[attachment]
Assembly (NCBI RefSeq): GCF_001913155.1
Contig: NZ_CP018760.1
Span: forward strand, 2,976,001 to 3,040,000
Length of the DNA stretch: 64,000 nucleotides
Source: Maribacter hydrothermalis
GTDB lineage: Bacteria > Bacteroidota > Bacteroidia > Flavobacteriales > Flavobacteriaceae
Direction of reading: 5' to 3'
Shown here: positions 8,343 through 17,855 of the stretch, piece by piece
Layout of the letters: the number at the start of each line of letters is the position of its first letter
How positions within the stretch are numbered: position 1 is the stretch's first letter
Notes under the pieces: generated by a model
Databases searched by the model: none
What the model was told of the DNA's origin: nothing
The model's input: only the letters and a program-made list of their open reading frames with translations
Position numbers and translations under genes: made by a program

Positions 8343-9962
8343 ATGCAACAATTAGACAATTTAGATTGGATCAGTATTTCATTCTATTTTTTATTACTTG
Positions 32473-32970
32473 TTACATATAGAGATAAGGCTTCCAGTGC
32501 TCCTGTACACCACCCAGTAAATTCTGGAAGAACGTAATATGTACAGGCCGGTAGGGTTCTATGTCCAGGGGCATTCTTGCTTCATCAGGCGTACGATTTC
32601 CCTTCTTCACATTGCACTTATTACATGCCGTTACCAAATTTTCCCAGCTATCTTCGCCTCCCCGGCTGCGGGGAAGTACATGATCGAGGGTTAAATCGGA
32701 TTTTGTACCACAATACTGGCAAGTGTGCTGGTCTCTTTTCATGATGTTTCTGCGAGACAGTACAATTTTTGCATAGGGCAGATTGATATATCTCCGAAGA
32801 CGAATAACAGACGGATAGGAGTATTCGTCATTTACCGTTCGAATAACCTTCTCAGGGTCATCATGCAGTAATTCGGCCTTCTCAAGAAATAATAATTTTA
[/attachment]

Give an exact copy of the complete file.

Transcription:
Assembly (NCBI RefSeq): GCF_001913155.1
Contig: NZ_CP018760.1
Span: forward strand, 2,976,001 to 3,040,000
Length of the DNA stretch: 64,000 nucleotides
Source: Maribacter hydrothermalis
GTDB lineage: Bacteria > Bacteroidota > Bacteroidia > Flavobacteriales > Flavobacteriaceae
Direction of reading: 5' to 3'
Shown here: positions 8,343 through 17,855 of the stretch, piece by piece
Layout of the letters: the number at the start of each line of letters is the position of its first letter
How positions within the stretch are numbered: position 1 is the stretch's first letter
Notes under the pieces: generated by a model
Databases searched by the model: none
What the model was told of the DNA's origin: nothing
The model's input: only the letters and a program-made list of their open reading frames with translations
Position numbers and translations under genes: made by a program

Positions 8343-9962
8343 ATGCAACAATTAGACAATTTAGATTGGATCAGTATTTCATTCTATTTTTTATTACTTG
Positions 32473-32970
32473 TTACATATAGAGATAAGGCTTCCAGTGC
32501 TCCTGTACACCACCCAGTAAATTCTGGAAGAACGTAATATGTACAGGCCGGTAGGGTTCTATGTCCAGGGGCATTCTTGCTTCATCAGGCGTACGATTTC
32601 CCTTCTTCACATTGCACTTATTACATGCCGTTACCAAATTTTCCCAGCTATCTTCGCCTCCCCGGCTGCGGGGAAGTACATGATCGAGGGTTAAATCGGA
32701 TTTTGTACCACAATACTGGCAAGTGTGCTGGTCTCTTTTCATGATGTTTCTGCGAGACAGTACAATTTTTGCATAGGGCAGATTGATATATCTCCGAAGA
32801 CGAATAACAGACGGATAGGAGTATTCGTCATTTACCGTTCGAATAACCTTCTCAGGGTCATCATGCAGTAATTCGGCCTTCTCAAGAAATAATAATTTTA